brainy435 on October 22, 2010 at 7:49 PM

The First Amendment also prevents government from prohibiting the free exercise of religion. If the objection to this is people are using it to exercise their religion, then government is prohibited from stopping the program on that basis, as per the First.

JSchuler on October 22, 2010 at 8:20 PM

, and that the same amounts will flow from the federal government to states for education, subject to the same legislative discussion it is every year…

slickwillie2001 on October 22, 2010 at 3:34 PM

Why not just leave it the local / State level in the first place? Why does it need to be laundered through D.C. at all?

ss396 on October 22, 2010 at 9:48 PM

And if the only reason people want the money is because they want religious instruction for their children, then again they shouldn’t be taking money from the public school to do so.

Dan Minardi on October 22, 2010 at 5:39 PM

They go to the religious schools because those schools take more of a no-nonsense approach to education, including in the 3-Rs. Religious instruction comes free of charge on Sundays, in any case.

ss396 on October 22, 2010 at 9:53 PM

The Ninth Circuit panel held that the tax credit unconstitutionally advances religion because most taxpayers donate to religious school tuition organizations.

Somebody ‘splain to me how this does not translate as “if the government does not take some of your money, the part they didn’t take may not be spent on religion”?

Effin 9th Circus.

Merovign on October 22, 2010 at 9:54 PM

Guarantee you, they will NOT not take your money, they’ll spend it somewhere else. That whole department needs to go. And the tax burden should be reduced to the penny. Spend your own money.
The state would do a much better job, or maybe just local school districts, if you do away with the unions, administrators, and deadwood.
Just my .02

(Maybe a web based school… something the parents can choose the curriculum? hmmm!)

docjohn52 on October 22, 2010 at 10:02 PM

If you want to dismantle the public school system, then by all means make that argument, but if you want to create another government handout for unhappy parents who want to send their kids to private schools, I’ll pass. A non-refundable tax credit, maybe, but a voucher program is just another wealth redistribution program that disproportionately weakens the public school.

Dan Minardi on October 22, 2010 at 5:39 PM

It sounds like you are fully in support of the Arizona program. The Arizona program is not a voucher program, it is a tuition tax credit program. Parents cannot utilized the credit for their own child’s tuition. The way the program works:
1) Any AZ taxpayer can donate up to $1000 per married filing jointly ($500 single filer) to a qualified tuition tax credit organization. The taxpayer can designate the school to which the donation is to go and can recommend a specific child (it cannot be their own child). By law, coordinated swapping is illegal, you can’t say to Joe, “I’ll donate to your kid if you’ll donate to mine”. You can however work with people you know to get them to recommend your child. To your point, this is a non-refundable tax credit.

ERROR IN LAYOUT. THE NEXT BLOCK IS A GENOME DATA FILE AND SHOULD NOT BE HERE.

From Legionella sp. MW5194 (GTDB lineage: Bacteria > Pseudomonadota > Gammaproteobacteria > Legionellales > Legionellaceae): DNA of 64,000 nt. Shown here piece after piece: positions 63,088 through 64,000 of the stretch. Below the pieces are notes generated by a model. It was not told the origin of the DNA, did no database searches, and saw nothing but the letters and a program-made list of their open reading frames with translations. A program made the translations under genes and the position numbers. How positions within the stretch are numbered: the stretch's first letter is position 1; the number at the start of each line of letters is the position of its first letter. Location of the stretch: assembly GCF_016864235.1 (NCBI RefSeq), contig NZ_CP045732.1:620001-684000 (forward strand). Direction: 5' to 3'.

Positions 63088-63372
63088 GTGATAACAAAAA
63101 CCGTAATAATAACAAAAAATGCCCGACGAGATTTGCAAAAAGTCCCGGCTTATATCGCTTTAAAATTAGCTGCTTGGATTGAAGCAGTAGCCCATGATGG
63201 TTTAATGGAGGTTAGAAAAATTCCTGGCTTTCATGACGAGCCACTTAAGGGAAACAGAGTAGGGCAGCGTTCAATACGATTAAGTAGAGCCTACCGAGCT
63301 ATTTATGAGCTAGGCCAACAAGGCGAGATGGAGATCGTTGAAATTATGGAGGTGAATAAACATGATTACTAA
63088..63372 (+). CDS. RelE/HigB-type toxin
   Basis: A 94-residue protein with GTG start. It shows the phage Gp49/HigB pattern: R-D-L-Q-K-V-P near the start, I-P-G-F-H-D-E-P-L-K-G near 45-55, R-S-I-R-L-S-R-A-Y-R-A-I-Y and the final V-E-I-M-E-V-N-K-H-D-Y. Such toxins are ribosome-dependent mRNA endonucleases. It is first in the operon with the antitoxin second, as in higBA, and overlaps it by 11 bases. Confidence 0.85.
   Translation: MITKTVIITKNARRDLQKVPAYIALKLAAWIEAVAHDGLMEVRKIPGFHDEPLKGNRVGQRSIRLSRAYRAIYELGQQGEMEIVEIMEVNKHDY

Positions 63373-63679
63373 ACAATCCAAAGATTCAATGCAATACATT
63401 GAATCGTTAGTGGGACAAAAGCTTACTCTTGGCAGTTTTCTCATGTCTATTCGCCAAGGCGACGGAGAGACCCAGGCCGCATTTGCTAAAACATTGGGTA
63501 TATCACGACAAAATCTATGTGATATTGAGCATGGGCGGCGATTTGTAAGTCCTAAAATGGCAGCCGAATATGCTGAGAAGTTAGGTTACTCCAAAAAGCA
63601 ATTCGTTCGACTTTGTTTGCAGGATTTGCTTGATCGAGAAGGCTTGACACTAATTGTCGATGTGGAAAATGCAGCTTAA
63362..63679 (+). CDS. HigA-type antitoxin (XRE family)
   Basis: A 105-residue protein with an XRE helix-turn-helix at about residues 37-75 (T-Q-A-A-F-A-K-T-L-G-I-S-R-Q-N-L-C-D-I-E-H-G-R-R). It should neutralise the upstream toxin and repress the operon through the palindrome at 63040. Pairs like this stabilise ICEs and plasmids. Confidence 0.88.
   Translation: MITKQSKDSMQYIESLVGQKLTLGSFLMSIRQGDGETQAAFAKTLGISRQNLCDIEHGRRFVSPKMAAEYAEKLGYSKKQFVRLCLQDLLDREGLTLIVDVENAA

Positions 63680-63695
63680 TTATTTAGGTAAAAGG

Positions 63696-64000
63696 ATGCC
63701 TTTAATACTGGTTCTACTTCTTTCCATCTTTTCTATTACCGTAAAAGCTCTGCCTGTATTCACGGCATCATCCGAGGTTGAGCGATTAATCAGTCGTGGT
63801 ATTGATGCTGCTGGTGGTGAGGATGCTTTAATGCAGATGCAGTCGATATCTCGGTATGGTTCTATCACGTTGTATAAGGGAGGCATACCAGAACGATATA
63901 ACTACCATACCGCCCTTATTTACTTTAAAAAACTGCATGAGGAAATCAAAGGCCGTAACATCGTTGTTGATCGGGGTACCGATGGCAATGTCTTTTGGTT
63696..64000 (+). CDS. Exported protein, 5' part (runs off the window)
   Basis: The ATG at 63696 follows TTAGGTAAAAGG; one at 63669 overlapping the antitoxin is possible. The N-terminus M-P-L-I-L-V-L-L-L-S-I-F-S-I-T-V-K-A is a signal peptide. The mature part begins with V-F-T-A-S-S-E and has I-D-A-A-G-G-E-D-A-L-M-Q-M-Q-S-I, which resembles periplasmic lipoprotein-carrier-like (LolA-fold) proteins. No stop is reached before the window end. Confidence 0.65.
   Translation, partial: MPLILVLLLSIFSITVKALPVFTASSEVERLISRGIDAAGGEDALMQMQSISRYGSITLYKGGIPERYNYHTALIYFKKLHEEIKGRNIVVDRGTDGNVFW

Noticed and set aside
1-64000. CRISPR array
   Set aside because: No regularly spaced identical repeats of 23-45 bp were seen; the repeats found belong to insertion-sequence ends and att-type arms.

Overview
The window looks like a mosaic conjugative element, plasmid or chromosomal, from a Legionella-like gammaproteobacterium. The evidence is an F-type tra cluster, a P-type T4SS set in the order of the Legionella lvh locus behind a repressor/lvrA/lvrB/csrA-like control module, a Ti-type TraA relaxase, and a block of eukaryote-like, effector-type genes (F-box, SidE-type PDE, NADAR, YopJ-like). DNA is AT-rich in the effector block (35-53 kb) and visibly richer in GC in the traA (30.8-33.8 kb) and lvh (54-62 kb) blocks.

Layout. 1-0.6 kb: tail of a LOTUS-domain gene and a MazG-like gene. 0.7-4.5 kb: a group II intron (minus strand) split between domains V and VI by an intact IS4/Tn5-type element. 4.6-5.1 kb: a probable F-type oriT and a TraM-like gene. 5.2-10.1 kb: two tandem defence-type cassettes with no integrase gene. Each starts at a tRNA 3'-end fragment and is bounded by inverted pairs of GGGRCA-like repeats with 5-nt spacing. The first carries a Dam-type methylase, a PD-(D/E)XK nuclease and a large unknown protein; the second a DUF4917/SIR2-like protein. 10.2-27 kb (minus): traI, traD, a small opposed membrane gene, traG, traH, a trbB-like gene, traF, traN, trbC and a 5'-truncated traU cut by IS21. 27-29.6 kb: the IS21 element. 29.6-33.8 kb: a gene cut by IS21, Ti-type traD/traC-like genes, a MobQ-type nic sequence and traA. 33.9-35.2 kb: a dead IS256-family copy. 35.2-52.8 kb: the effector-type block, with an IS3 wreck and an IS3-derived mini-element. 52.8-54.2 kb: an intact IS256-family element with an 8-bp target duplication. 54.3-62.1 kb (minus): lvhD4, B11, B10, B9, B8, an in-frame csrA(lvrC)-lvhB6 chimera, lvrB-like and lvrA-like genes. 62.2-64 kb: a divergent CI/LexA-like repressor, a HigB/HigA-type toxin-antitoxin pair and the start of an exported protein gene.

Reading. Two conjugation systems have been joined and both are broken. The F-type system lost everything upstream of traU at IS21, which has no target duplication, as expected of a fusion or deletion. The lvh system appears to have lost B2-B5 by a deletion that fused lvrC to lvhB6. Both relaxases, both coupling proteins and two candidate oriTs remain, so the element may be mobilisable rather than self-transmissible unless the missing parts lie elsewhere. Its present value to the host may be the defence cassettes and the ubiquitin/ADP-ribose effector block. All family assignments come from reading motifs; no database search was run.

2) The tuition tax credit organization takes the donations, is allowed to retain a certain amount for operating expenses (I think it’s up to 10%, but it may be less).
3) Parents apply for tuition tax credit scholarships from the tuition tax credit organization.
4) The tax credit organization reviews the applications, reviews the recommendations and makes awards to parents based upon both need and recommendations.
5) The scholarships are paid directly to the private school for the child who has received the scholarship.

The schools work out with parents how the scholarships reduce the tuition (i.e, based upon estimate at the beginning of the year, applied as the scholarships are received and future payments reduced, etc.)

There are both religious and non-religious organizations to which one can donate.

AZfederalist on October 22, 2010 at 10:24 PM

If it’s an honest-to-God charity program, then the ACLU shouldn’t have any argument, and I’m all for allowing charities. The only issue then is the tax-deductability of donations to religious schools. I don’t support Supreme Court 1st Amendment precedent, so I think the ACLU should go pound sand on this one.

But the oft-supported voucher programs are another matter. If you spend so many thousands of dollars per child, we don’t simply say that those thousands of dollars aren’t needed if a child leaves. The school still needs the same number of books, the same number of teachers, and the same number of computers. The voucher isn’t the parents’ money to spend on the education of their children, it is the money that wealthy parents are paying to support the entire public school system. It’s pretentious to say that we support “school choice.” Everyone has a choice. The rich just have more choices. That’s the way the world works.

Dan Minardi on October 22, 2010 at 11:13 PM

Choice is good. I have no problem where kids go to receive a good education that will give the skills needed for life.

I worry about Madrasah’s popping up.

Kini on October 22, 2010 at 3:08 PM

As do I.

Like Public Schools, they too are centers of indoctrination.

Chaz706 on October 23, 2010 at 4:30 PM